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When Your Seller is Reluctant to Do Repairs…

As a real estate professional, you will often come across sellers who are reluctant to do repairs on their home — either before listing the property, or after a buyer-requested home inspection. Your sellers may simply want to sell and move on. They may not want (or be able to) invest any additional money in their home.  

Of course, a seller’s reluctance to do repairs before listing the home may not be the best course of action . . .

  • If the property could be unsafe for viewing

If there are issues that make the property potentially unsafe for showing, these need to be dealt with immediately. A rickety deck or railing, unstable floors, or other clear structural damage would all fit into this category.

  • If the property isn’t inspection ready

As the listing agent, you may notice issues with a home that may be “red flags” to potential buyers. It could be visible dampness in the ceiling, unpleasant odors, unfinished construction sites around the home, or signs of obvious neglect and lack of maintenance. You may want to suggest repairs to your seller that could help the home sell for a higher price.  Read more about 10 open house red flags every real estate agent should address with your seller

Strategies to Make It Work

If you’re selling a ‘renovator’s delight’, there’s no problem in being upfront about the property needing a lot of work.  Your seller may want to sell the home “as is.”

An inspection by a licensed builder does tell the buyer what they’re in for, and it can be useful to the seller if they’re unaware of defects. This is positive for both you and your seller, in terms of protecting yourselves against potential liability.  If your seller pays for a home inspection, results of that inspection usually need to be disclosed to the buyer if they could affect the value of the property. (Check disclosure requirements in your state.)

What about Repairs Indicated after a Buyer-Requested Inspection?

Defects identified during an inspection could be serious defects, such as the roof requiring urgent replacement, or they could be relatively minor in comparison, such as some small cracks or chips in walls and tiles. If the buyer is pursuing an FHA-insured loan, most repairs will need to be made before closing.

In other situations, whether a seller should undertake repairs depends largely on the seriousness of the defects identified, the willingness/ability of the seller to incur repair costs, and the motivation of the seller to close the sale.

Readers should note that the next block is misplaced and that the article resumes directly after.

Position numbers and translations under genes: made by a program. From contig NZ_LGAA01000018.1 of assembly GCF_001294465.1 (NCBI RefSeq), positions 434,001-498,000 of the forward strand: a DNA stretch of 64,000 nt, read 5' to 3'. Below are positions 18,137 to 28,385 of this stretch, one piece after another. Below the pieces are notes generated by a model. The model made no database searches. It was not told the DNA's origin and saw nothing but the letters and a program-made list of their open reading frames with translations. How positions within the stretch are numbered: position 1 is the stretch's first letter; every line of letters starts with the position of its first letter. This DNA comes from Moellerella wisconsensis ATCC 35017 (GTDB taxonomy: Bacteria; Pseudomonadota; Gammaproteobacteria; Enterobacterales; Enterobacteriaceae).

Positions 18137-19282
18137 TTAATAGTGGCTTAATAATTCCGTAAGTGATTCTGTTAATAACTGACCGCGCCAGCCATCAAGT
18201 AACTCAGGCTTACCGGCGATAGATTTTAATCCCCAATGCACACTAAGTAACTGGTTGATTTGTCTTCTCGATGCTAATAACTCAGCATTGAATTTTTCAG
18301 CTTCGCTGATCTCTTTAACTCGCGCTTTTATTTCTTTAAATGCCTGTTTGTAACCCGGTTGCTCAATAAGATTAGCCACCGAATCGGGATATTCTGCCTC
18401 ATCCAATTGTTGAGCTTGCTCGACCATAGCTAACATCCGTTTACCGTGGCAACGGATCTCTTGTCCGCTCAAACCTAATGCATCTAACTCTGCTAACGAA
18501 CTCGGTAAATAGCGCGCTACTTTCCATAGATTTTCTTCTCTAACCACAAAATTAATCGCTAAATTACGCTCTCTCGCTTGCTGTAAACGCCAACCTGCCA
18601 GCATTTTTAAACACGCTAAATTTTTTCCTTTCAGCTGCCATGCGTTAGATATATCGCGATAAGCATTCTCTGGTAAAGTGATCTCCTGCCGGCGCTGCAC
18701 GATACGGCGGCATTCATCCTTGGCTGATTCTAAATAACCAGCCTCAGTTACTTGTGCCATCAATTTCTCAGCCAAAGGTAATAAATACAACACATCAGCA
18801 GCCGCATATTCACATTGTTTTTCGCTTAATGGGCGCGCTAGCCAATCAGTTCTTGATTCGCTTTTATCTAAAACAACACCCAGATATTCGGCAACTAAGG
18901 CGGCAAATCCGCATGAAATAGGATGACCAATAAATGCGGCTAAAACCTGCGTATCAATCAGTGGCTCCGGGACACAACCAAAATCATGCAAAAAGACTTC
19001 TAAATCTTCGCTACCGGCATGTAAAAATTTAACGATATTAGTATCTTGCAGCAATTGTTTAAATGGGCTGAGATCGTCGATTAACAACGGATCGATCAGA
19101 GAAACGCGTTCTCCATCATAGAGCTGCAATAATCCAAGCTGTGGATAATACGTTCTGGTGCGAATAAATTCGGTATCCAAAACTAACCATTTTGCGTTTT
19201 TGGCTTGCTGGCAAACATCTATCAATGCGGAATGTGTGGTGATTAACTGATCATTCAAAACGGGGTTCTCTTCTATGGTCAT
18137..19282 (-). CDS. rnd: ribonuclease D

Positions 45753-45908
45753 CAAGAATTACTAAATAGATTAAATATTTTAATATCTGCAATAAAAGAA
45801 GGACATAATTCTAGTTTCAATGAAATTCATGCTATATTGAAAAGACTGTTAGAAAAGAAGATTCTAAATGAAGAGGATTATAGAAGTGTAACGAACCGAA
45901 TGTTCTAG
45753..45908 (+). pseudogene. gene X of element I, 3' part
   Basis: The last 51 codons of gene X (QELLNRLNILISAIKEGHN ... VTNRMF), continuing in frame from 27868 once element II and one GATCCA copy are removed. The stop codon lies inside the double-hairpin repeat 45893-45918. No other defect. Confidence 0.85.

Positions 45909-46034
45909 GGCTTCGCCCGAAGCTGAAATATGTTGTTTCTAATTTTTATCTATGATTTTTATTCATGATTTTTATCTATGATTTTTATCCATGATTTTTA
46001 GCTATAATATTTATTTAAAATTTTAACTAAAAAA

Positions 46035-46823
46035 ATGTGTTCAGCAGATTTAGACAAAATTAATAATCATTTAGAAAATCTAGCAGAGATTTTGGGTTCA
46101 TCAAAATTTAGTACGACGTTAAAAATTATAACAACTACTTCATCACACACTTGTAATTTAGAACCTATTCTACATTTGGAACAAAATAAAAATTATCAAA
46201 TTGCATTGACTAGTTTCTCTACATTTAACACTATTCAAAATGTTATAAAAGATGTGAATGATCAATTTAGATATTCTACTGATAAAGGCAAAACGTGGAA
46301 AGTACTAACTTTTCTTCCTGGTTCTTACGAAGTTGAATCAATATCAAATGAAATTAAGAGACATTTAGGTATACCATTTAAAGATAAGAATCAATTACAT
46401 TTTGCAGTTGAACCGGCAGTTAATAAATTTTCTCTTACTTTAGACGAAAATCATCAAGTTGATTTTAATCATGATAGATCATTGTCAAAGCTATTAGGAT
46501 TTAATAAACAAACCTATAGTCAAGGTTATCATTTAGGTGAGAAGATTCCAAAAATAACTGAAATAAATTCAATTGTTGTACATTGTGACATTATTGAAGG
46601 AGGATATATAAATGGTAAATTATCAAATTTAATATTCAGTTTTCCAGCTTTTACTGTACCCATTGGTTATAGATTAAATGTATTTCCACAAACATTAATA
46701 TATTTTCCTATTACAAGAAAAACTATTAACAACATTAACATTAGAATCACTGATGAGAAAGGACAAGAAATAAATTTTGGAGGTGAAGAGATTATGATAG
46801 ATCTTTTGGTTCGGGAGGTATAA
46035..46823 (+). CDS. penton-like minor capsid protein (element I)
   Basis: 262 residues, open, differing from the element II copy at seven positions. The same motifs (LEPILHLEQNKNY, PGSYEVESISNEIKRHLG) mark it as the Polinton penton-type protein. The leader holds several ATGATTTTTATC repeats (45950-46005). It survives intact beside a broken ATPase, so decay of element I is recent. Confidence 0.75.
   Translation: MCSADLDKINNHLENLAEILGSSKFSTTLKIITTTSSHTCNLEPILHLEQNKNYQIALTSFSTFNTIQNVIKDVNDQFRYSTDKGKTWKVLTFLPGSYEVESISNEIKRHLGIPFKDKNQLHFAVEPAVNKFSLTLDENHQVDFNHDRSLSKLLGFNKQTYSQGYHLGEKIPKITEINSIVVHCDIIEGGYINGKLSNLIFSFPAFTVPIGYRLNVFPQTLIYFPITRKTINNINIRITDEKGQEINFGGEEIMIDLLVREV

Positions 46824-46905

The Impact of a Seller Who Refuses Repairs

When you lose a buyer after a home inspection where the seller refused to make certain repairs, there are implications for the future.

Disclosure laws exist to protect buyers, by ensuring they have sufficient information to make an informed decision about a property. In most states, you need to disclose all “material defects” which you are aware of.

When an inspection finds problems, those problems are communicated to the seller and to you. If the seller refuses to make the repairs, those very same defects will likely need to be disclosed in any future agreements with prospective buyers. This could impact the sales price of the property — and even put a future sale in jeopardy.

Trying to sell a property when a seller is reluctant to do repairs can be a challenge for real estate professionals. It will likely reduce the price the property will sell for.  And if the property isn’t priced right, it can also take longer to sell.

Reducing Your Risk

As a real estate professional, you might encourage sellers to undertake repairs, where:

a) Defects pose a threat to safety

b) Defects are serious enough to affect the sale of the home (alternatively, the property could be discounted so the new buyers can undertake repairs themselves)

c) Where repairs can help to achieve a better sale price for the seller, offering a good return on investment.

A real estate E&O insurance policy can help protect you against lawsuits, including those related to injuries that occur at open houses and showings.

Get Protected

CRES offers premium coverage tailored specifically for real estate professionals, so you can customize your policy to suit your individual business needs. With CRES Real Estate E&O + ClaimPrevent®, you’ll also have access to Legal Services 7 days a week to help you deal with issues before they become claims. To find out more about CRES Real Estate Insurance options, contact us at 800.880.2747.

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